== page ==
Business Technology


Morty is a pet project i been working on here and there which spills out an amortization schedule for you, based on your loan attributes. I’ve been incubating it at Heroku since it is quite a fascinating concept and tool. Their online console is pretty geeky but easy to use and deploying rails apps is straightforward really. Anyhow…. Morty.

Say you considering a loan for (in any currency) $150000 at an annual interest rate of 12%, compounded monthly over 5 years (or 60 compounding periods). Immediately you get an idea of how much your repayments are going to be.

In this case, 3336.67 per month. The schedule part is the interesting bit; if you are indeed interested. First, you can see, at a glance, how your equity in the loan grows and how quickly (slowly) the loan capital is repaid over time.

As you can see, it’s only just after halfway that you start to owe less than you’ve repaid. You will notice slight curves due to the nature of amortization. Experiment with bigger loans and interest rates to see just how the curve is affected.

You can also see how much total interest you end up paying, versus how much of the interest you’ve paid off so far.

Here, the curves are slightly more pronounced. Of the ±50k interest you’re going to pay back in total, most of it is paid off quite early. Which makes sense. The more you owe in the beginning, the more interest you pay. So if you really want to make a difference on the interest on your loan, over time, make the biggest impact you can as early on as possible. You can see that towards the end of the loan, how flat the curve is. If you start making advanced payments at this stage, you’ll still save, but not nearly as much as you could have if you were even one or two months earlier with that payment…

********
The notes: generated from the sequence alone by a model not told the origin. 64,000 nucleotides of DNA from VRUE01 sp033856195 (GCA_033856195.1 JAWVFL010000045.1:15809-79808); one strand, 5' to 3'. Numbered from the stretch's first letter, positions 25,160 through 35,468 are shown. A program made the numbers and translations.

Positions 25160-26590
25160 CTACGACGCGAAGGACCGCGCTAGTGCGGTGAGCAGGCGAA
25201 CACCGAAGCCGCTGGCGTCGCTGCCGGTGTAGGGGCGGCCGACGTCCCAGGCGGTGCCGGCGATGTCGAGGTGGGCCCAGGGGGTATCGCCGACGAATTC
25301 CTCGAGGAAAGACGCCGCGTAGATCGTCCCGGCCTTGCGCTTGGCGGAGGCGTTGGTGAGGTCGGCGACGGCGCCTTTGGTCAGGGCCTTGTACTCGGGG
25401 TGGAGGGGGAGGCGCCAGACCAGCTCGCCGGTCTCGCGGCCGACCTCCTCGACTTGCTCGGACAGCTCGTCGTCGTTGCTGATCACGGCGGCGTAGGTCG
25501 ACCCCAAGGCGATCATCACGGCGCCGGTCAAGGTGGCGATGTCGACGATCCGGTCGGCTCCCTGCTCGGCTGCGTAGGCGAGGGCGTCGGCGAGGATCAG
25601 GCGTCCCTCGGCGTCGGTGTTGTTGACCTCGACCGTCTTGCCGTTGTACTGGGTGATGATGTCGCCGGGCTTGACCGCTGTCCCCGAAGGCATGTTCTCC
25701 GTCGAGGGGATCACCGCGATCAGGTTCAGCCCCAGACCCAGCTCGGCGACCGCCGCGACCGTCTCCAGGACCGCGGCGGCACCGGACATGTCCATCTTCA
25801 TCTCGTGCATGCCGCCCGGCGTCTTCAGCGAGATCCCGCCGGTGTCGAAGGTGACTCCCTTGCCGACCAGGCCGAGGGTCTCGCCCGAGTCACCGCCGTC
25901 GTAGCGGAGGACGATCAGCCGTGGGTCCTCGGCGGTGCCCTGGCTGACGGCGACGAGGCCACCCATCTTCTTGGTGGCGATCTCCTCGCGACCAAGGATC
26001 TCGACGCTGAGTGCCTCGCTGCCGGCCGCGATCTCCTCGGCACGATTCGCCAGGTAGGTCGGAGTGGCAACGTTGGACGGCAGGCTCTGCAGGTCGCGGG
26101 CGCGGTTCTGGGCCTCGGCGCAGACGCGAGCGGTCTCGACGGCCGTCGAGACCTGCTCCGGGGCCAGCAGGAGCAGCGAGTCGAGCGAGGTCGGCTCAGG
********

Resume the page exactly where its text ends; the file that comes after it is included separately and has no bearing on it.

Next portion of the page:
The schedule…

Numbers number numbers. All it is is numbers. The numbers tell you that when you make your first payment of R3336.67, almost half of that payment is paying back the interest. R1500, in this case. So, in effect, you’ve only paid back R1836.67 of the capital (R150k) back after actually paying R3336.67. That starting to make sense now? Sucks, eh? So you make another payment, through enforced religiosity (ie. debit order). This time, you’re _only_ paying back R1481 interest. The balance pays off the capital. And so it goes until eventually you reach a stage where you’re paying off more capital than interest with each payment.

Now take a look at your home loan. An average value in current property markets might be something like R800k at 14% over 20 years (or 240 compounding periods). You’re paying back almost R10k every month but your first 42 payments don’t even dent the capital by more than R1000 at a time. Effectively, after 3.5 years, you’ve paid over R420k back, but still have R767k out of the original R800k owing.

Eish. That’s why credit is so expensive and not everybody can afford to jump into the property game.

Which also brings me to another point… a parting shot, if you like. Think _very_ carefully about the impact of renegotiating your outstanding debt. Imagine: 3.5 years later, and almost half a million out of pocket, you get a generous offer an opportunity to renegotiate your existing debt. In essence, you start all over again. Remember the curve! Another 3.5 years later, another R400k out of pocket, and you’ve only managed to claw back R35k, give or take. Sound like a smart move?

**NOTE: Different institutions structure fees into their loans, so the actual repayments may vary if you ask them for quotes and compare to this calculator. Query the fees. Always.

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